On July 10, 2019, Judge Krask filed his Report and Recommendation, which recommends that that the Court (1) deny Plaintiffs motion for summary judgment; (2) grant the Commissioner's motion for summary judgment; and (3) affirm the final decision of the Commissioner. ECF No. 19 at 27. By receiving a copy of this Report and Recommendation, each party was advised of the right to file written objections to specific findings or recommendations made by Judge Krask in the report and was further advised that the district court would conduct a de novo review of any portions of such report to which timely objection is made. Id. at 28. On July 19, 2019, Plaintiff filed a purported objection to the Report and Recommendation, ECF No. 20, and the Commissioner filed a brief response thereto, ECF No. 21. Plaintiffs purported objection is now before the Court.

         II . STANDARD OF REVIEW

         After the magistrate judge's report and recommendation is filed with the Court, the district judge "shall make a de novo determination of those portions of the report or specified proposed findings or recommendations to which [proper] objection is made." 28 U.S.C. § 636(b)(1); see Fed.R.Civ.P. 72(b)(3). Upon review, the district judge "may accept, reject, or modify, in whole or in part, the findings or recommendations made by the magistrate judge." 28 U.S.C. § 636(b)(1).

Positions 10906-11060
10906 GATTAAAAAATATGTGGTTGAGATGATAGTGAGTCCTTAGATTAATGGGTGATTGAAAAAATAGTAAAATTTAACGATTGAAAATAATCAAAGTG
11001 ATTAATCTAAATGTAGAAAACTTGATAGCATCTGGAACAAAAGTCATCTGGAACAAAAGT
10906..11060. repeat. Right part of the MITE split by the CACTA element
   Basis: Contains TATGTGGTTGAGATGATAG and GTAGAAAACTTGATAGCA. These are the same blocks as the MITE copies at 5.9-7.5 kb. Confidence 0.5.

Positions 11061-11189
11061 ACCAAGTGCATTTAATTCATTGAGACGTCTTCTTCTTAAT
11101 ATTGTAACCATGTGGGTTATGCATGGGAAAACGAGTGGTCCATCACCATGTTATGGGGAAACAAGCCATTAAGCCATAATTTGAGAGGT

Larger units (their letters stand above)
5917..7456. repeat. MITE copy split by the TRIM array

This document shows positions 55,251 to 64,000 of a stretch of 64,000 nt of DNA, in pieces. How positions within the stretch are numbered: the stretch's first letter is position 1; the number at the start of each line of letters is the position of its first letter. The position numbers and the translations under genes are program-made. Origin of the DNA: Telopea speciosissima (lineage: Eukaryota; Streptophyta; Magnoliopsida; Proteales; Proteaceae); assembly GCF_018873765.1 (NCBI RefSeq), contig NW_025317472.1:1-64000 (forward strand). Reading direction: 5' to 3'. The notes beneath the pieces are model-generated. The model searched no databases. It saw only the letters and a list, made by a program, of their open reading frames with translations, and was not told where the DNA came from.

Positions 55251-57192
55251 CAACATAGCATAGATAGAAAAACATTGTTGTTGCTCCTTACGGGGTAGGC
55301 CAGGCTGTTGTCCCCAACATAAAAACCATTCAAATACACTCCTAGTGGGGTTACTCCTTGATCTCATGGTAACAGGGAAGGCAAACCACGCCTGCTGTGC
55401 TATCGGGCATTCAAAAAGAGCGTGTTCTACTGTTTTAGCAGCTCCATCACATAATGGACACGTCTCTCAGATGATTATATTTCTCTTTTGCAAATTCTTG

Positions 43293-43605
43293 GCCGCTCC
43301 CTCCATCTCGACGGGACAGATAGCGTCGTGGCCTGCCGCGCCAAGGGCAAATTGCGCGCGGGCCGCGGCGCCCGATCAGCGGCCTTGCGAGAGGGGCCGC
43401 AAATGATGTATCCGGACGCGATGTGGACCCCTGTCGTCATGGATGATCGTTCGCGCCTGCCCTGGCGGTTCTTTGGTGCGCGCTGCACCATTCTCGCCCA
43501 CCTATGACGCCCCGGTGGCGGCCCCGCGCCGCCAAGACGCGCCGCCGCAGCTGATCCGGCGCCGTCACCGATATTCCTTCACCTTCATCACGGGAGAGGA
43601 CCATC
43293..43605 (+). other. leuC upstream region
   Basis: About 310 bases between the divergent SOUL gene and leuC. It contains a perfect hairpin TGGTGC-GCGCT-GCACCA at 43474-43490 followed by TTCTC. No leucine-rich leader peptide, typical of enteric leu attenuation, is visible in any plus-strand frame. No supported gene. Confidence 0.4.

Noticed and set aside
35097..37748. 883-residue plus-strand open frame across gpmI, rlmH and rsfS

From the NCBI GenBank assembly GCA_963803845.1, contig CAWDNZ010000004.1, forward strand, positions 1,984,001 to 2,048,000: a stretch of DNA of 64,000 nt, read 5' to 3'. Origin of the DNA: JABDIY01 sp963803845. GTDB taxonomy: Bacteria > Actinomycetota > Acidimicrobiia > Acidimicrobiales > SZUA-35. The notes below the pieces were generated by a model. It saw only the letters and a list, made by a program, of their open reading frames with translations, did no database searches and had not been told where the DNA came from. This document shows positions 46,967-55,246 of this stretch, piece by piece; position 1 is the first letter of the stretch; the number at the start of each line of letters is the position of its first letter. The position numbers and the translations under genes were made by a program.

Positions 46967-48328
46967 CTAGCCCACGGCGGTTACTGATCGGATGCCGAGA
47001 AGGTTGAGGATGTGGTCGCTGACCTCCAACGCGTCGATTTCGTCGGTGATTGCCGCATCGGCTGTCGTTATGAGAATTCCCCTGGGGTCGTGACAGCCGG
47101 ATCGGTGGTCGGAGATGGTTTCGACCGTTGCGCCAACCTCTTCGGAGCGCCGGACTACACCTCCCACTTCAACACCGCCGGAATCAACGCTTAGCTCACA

However, if a party makes only "general and conclusory objections that do not direct the court to a specific error in the magistrate's proposed findings and recommendations," de novo review is unnecessary. Allen v. Coll. of William & Mary, 245 F.Supp.2d 777, 788 (E.D. Va. 2003) (quoting Orpiano v. Johnson, 687 F.2d 44, 47 (4th Cir. 1982) (internal citations omitted)). Moreover, "[a] mere restatement of the arguments raised in the summary judgment filings does not constitute an objection for the purposes of district court review." Nichols v. Colvin, 100 F.Supp.3d 487, 497 (E.D. Va. 2015); see also Hartfield v. Colvin, No. 2:16-CV-431, 2017 WL 4269969, at *7 (E.D. Va. Sep. 26, 2017) ("The Court may reject perfunctory or rehashed objections . . . that amount to 'a second opportunity to present the arguments already considered by the Magistrate Judge.") (internal citation omitted). If no proper objection is made, the district court need only review the report and recommendation for clear error. See Diamond v. Colonial Life & Ace. Ins. Co., 416 F.3d 310, 315 (4th Cir. 2005).